Business Law Articles
Act 13 protects rights of landowners when it comes to setbacks
By Paul R. Yagelski, Esq.
In February 2012, the Pennsylvania Oil and Gas Act was enacted into law. This law is also known as Act 13. Act 13 amended Title 15 of the Pennsylvania Consolidated Statutes by re-codifying portions of the repealed Oil and Gas Act of 1984 and by adding new provisions organized into three new parts and six new chapters relating to oil and gas development in the Commonwealth of Pennsylvania.
As part of the overall regulatory regimen established by Act 13, Section 3215 of Chapter 33 imposed minimum setback requirements for conventional and unconventional wells from buildings, water wells, wetlands, streams, springs and other bodies of water for all well permits issued by the Department of Environmental Protection (“DEP”). For example, Sections 3215(b)(1) through (3) provided for well site and related disturbed area setbacks from certain perennial streams, springs, other bodies of water, and wetlands.
The Supreme Court, however, has declared that Sections 3215(b)(1) through (3) of Act 13 are unconstitutional, thus permanently enjoining these sections from operation. Nevertheless, Section 3215(a) which establishes certain setback distances for oil and gas wells from buildings and water wells remains in effect. For the landowner, these setback requirements are important. If an oil and gas company comes onto the landowners land to develop the oil and gas rights underlying the lands, which oil and gas rights the landowner does not own, the oil and gas company is prescribed from drilling within certain distances. Specifically, this Section provides that conventional wells, usually known as shallow, vertical wells, may not be drilled within 200 feet, or, in the case of an unconventional gas well, otherwise known as a Marcellus well, within 500 feet, measured horizontally from the vertical well bore to a building or water well, existing when a copy of the plat accompanying a well permit application is filed, without written consent of the owner of the building or water well, Unconventional gas wells may not be drilled within 1000 feet measured horizontally from the vertical well bore to an existing water well, surface water intake, reservoir or other water supply extraction point used by water purveyor without the written consent of the water purveyor.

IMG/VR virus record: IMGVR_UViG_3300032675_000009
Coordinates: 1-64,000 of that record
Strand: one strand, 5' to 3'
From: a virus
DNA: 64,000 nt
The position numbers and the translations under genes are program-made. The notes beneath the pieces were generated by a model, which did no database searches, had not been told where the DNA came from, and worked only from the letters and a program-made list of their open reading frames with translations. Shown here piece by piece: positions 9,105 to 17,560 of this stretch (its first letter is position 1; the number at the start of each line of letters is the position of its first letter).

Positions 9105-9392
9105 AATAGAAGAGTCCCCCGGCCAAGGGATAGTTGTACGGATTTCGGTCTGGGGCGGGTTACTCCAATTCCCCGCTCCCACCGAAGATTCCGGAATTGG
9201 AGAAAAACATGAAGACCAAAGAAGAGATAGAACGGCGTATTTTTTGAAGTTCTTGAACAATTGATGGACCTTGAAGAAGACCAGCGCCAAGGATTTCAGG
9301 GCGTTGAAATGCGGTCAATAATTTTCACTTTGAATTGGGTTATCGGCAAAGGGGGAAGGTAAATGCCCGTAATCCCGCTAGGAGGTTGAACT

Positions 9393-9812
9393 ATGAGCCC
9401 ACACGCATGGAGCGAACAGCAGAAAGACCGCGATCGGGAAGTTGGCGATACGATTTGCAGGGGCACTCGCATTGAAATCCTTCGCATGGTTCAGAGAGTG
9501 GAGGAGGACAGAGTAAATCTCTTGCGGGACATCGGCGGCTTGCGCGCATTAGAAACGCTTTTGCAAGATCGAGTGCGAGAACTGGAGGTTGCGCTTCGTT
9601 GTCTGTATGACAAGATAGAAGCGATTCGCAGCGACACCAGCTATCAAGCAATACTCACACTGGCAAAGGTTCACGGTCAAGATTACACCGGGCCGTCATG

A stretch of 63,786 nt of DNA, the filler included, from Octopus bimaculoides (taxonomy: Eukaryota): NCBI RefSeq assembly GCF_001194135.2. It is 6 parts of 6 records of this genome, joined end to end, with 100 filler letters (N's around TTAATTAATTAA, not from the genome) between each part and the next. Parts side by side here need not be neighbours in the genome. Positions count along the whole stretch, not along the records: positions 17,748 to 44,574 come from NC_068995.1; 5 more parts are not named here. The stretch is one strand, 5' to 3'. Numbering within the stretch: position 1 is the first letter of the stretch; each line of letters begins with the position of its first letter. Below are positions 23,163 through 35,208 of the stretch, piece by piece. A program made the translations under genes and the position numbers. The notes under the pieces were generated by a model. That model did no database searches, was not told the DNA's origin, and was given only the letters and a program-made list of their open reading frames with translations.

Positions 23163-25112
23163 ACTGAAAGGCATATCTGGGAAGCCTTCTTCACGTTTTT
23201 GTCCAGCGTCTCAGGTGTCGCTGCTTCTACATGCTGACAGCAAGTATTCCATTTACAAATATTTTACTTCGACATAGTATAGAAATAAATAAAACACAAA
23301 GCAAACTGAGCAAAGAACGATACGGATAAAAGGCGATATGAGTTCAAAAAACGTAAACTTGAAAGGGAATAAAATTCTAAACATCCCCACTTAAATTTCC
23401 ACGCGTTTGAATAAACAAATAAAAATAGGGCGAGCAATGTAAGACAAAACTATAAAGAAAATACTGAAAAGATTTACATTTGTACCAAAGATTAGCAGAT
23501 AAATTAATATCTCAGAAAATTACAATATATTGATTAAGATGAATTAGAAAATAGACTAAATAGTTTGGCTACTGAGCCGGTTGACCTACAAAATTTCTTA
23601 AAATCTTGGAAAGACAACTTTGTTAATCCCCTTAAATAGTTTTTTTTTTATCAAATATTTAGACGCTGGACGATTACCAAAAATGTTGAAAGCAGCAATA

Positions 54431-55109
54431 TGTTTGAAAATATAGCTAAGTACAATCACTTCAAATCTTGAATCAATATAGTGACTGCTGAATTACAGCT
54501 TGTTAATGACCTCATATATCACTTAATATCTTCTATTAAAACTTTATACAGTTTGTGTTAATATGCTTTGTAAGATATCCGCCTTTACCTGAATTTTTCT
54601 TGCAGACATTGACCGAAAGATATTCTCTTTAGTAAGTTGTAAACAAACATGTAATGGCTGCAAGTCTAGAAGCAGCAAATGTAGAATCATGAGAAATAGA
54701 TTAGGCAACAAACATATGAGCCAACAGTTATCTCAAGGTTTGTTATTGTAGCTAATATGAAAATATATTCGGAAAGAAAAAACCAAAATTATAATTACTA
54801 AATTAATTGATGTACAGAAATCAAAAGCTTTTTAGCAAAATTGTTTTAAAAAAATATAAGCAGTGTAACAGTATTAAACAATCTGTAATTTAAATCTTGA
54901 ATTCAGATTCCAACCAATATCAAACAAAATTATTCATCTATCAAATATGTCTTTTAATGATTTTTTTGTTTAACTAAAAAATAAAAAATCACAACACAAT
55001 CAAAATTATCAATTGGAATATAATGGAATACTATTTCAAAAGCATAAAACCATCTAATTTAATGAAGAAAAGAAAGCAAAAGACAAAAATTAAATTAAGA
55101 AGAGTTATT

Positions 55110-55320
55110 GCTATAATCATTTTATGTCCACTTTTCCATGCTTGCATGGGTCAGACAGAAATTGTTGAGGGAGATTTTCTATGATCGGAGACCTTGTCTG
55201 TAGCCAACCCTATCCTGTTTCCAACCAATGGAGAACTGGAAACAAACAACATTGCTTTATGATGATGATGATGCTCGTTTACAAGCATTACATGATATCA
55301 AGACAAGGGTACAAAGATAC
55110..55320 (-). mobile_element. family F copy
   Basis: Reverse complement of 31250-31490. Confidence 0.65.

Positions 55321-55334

The landowner is not without rights if it does not own the oil and gas rights underlying its land at the time an oil and gas company comes onto the landowner’s land to develop the underlying oil and gas. One of the rights that it does have is the right to certain setback requirements which the oil and gas company must comply with absent the landowner’s consent. In any such situation where an oil and gas company is endeavoring to develop the oil and gas rights underlying the landowner’s land, the landowner should contact an oil and gas attorney in order to represent the landowner with the oil and gas company.